Chris Pronger might not be ready for training camp, but, when he does return, he likes what's shaping up in Philadelphia.
Speaking on the Mike Richards morning show on TSN1050, the 36-year-old said he's behind in his rehabilitation from offseason back surgery.
"I'm still probably three, three and a half weeks away from being able to train hard. I'm still walking on the treadmill, light bike riding. The back doctor wanted 12 weeks for me not doing a whole lot to allow that back area to scar up and then fully heal up before I start torquing and pushing on it hard," said Pronger, who needed to remove a herniated disc that caused him back and leg problems.
"I would say I'm quite a bit behind where I would be training-wise and working out-wise. Whether I'm at camp or not, I don't know that yet, it's still early to tell. I would guess I would not be starting camp just from the mere fact that I haven't been able to work out at all yet. I'm skinny to begin with, and now I'm looking really skinny."
Pronger played just 50 games this season, as he battled back and wrist injuries. It was his lowest regular season game output since the 2002-03 season. But he said he's motivated and still wants to compete for a Stanley Cup. The Flyers were swept by the eventual cup-champion Bruins in the second round.
"You want to win, you want to get back to the top and hold the Stanley Cup and go through that year of blood, sweat and tears with your teammates, and accomplishing something that very few people have an opportunity to do. Hopefully the rest of the summer goes well, and I continue to get healthy and things go in the right direction for me there," he said. "We got off to a good start after a long grind of the playoffs from the previous year. Whether we hit a wall or whatever halfway through the year after Christmas, we just didn't seem to get any better. We didn't continue to push ourselves for whatever reason. It was almost like our development got stunted and we almost got worse.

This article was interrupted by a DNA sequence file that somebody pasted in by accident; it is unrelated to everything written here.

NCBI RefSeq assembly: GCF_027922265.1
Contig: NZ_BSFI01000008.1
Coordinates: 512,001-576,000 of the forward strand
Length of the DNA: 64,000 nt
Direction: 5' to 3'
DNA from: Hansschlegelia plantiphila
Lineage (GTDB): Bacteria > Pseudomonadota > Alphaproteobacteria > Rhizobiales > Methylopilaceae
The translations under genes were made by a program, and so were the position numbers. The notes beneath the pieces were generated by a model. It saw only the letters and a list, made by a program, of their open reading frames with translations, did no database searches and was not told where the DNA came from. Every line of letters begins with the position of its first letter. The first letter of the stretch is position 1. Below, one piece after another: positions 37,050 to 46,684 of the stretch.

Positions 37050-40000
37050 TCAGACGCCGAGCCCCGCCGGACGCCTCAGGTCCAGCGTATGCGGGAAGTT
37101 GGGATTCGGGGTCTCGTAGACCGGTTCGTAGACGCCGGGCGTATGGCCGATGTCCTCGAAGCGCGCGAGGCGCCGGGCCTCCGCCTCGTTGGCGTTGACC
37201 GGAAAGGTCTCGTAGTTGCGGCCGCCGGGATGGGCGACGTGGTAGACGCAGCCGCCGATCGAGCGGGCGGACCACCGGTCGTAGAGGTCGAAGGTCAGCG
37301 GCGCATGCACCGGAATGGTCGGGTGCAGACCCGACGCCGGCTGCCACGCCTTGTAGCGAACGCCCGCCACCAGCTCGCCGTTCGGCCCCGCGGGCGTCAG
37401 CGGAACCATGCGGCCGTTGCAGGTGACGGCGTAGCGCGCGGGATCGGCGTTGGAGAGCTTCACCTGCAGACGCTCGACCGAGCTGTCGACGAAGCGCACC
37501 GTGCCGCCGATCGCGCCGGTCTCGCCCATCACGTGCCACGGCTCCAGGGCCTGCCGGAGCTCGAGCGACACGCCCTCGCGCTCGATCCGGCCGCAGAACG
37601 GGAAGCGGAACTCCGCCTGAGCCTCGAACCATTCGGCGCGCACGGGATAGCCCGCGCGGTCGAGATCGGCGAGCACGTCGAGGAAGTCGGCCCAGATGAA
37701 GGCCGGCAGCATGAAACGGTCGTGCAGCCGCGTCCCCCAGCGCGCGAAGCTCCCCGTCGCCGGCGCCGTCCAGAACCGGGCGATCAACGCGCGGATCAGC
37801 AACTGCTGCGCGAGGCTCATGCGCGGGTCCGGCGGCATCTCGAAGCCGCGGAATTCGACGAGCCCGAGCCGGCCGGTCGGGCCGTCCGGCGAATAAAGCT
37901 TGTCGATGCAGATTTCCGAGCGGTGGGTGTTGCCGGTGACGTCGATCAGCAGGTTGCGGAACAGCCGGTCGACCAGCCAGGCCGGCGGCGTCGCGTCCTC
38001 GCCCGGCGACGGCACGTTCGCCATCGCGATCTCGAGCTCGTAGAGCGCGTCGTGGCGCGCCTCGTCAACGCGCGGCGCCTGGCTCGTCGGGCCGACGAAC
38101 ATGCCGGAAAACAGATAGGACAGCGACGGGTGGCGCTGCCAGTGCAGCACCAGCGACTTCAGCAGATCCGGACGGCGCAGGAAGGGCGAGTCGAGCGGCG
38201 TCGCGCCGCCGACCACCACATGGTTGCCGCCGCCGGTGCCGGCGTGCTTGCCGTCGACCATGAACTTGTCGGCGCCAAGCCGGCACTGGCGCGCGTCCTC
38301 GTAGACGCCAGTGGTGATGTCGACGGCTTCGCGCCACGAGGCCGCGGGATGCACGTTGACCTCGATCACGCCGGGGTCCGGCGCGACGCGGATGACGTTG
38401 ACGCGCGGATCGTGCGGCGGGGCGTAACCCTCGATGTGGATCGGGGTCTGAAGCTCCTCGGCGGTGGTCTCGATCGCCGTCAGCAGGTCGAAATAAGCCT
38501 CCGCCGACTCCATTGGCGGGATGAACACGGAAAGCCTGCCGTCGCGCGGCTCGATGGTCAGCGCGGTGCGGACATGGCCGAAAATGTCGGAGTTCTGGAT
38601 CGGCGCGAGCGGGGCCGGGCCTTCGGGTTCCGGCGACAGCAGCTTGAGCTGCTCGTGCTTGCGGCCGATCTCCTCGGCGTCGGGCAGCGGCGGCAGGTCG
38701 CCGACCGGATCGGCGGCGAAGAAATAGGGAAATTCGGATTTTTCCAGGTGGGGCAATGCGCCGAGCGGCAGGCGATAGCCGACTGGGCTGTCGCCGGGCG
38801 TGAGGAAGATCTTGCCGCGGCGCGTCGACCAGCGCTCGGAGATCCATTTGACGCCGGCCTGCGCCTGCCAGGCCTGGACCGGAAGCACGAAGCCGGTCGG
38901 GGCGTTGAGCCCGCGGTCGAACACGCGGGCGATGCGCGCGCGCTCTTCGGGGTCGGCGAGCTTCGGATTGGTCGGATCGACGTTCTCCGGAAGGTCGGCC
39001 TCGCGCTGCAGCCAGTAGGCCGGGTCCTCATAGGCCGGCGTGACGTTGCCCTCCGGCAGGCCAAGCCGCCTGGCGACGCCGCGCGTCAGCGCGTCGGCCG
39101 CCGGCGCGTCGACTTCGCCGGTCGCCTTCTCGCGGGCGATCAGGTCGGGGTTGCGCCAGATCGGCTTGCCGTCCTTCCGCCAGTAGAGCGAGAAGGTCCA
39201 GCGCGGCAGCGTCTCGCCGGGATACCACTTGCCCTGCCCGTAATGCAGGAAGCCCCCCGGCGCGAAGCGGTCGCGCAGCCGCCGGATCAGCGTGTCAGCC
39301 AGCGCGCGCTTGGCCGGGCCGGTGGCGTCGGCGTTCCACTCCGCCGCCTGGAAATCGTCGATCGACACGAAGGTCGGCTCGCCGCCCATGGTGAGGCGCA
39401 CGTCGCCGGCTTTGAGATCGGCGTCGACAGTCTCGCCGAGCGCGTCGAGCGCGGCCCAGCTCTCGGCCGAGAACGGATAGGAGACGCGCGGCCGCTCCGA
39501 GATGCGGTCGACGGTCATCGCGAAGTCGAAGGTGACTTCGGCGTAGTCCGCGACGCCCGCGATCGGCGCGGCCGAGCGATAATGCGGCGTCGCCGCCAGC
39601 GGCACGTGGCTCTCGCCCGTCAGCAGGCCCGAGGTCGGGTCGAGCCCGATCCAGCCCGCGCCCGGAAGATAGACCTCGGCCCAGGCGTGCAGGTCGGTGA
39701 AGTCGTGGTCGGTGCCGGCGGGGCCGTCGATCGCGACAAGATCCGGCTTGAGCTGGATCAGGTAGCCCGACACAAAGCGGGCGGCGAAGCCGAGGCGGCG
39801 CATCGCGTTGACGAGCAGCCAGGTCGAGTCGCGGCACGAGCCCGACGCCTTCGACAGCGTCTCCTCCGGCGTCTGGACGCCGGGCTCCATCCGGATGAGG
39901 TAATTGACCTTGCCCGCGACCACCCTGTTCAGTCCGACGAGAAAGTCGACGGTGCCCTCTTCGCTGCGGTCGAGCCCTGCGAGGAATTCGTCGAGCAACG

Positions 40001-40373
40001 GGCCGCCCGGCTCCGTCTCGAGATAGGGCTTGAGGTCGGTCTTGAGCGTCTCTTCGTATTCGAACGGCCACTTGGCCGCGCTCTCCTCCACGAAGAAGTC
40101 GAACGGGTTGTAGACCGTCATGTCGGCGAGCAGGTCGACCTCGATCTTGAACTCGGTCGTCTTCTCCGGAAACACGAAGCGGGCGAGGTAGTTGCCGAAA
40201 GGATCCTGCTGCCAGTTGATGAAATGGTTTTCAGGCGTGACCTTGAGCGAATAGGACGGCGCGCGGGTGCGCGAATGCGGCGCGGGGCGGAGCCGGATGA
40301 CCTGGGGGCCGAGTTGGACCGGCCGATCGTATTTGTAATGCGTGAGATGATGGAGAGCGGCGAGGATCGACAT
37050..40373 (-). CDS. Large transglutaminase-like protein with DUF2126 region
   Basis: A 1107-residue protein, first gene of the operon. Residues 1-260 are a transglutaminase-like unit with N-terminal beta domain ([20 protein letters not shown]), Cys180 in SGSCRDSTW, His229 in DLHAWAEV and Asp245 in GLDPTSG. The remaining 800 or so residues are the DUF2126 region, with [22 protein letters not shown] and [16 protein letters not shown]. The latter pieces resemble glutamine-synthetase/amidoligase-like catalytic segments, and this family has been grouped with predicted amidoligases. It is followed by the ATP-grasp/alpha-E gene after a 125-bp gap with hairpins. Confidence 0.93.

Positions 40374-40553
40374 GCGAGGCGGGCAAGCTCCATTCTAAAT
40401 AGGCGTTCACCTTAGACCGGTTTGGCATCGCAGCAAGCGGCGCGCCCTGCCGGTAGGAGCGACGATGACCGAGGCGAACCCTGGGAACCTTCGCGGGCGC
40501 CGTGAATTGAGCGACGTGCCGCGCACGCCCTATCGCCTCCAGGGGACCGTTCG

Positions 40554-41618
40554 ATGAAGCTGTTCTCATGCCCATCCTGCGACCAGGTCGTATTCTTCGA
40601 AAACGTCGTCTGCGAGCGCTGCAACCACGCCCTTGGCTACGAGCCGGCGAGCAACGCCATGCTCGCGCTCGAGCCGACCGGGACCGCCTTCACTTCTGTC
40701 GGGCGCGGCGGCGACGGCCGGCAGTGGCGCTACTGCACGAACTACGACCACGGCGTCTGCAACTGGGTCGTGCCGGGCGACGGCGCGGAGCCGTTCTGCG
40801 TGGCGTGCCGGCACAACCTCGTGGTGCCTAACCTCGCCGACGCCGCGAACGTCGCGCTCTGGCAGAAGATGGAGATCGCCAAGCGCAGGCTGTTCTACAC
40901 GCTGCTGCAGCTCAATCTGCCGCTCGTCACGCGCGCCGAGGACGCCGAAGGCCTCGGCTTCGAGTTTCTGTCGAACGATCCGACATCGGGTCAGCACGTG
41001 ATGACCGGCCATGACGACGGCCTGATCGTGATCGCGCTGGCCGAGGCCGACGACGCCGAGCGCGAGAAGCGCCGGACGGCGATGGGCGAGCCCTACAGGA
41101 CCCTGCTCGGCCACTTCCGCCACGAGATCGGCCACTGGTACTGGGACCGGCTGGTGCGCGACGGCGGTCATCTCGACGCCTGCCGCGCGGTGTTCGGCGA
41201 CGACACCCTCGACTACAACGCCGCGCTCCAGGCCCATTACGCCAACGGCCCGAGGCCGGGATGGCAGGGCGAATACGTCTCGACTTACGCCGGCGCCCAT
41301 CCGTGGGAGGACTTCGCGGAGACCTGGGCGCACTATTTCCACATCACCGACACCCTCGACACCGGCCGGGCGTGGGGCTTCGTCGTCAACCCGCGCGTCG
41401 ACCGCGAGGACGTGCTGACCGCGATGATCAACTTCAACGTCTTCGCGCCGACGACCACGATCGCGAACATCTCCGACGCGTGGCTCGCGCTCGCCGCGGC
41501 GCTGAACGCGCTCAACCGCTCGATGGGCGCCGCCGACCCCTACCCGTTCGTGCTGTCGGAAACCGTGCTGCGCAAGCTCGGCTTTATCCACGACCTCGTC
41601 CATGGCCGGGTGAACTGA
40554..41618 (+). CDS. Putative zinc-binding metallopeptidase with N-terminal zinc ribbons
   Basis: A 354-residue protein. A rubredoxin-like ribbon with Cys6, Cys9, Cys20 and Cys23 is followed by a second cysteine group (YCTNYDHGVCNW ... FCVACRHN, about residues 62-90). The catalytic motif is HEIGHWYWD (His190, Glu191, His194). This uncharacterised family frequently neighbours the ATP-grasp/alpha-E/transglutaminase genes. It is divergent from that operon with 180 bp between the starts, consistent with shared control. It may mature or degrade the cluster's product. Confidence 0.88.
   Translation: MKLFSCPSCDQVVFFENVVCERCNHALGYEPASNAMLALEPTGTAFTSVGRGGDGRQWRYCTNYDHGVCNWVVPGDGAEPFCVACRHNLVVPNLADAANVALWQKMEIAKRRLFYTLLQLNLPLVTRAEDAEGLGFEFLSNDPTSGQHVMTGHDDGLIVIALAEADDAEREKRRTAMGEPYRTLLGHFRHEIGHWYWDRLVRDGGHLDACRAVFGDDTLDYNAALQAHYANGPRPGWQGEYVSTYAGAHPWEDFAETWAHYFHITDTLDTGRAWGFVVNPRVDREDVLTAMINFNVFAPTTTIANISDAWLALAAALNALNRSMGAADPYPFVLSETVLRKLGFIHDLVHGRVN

"In my opinion that was our downfall."
Pronger said that the playoff disappointment led to the eventual overhaul of a franchise that was just two years removed from competing the in the Stanley Cup Final. Gone was centre Jeff Carter to Columbus for Jakub Voracek and draft picks. On the same day, captain Mike Richards was dealt to L.A. for Wayne Simmonds and Brayden Schenn.
Those two moves led directly to the cap space needed to sign Ilya Bryzgalov to the a 9-year, $54 million deal with the Flyers, addressing what many believe was one of the franchise's traditional glaring weaknesses.
"I think with the way we exited in the playoffs last year, and our owner coming out and asking to get a goalie, that puts a little bit of cash restraints on your team with respect to the salary cap," Pronger said. "Moves have to be made. In order to free up money, you have to give up good players, and we obviously did that with both Mike and Jeff.
"But in return for those guys, we got a lot younger, a little bigger up front and a little bit more gritty, and I think that was something we were missing in the playoffs. As we all know, grit seems to show up well in the playoffs. Hopefully we've strengthened ourselves, not only in goal, but up front with a few more physical players. Both those guys are going to be sorely missed, they're big parts of the Flyers for a number of years. Hopefully we don't miss them too much this year."
A one-time teammate of Bryzgalov's in Anaheim, Pronger said that the goalie will instill confidence in the team around him.
"You're not worried about the puck going towards your net, you're not worried about having to block every single shot. In fact, you're probably getting out of the way, so he can just stand in front and stop them and direct them into somewhere where you can get the puck and break out and get on the attack," Pronger said. "I'm certainly hoping he's the answer and he lives up to the billing because I've seen what he can do when he's hot and he's definitely a great goalie."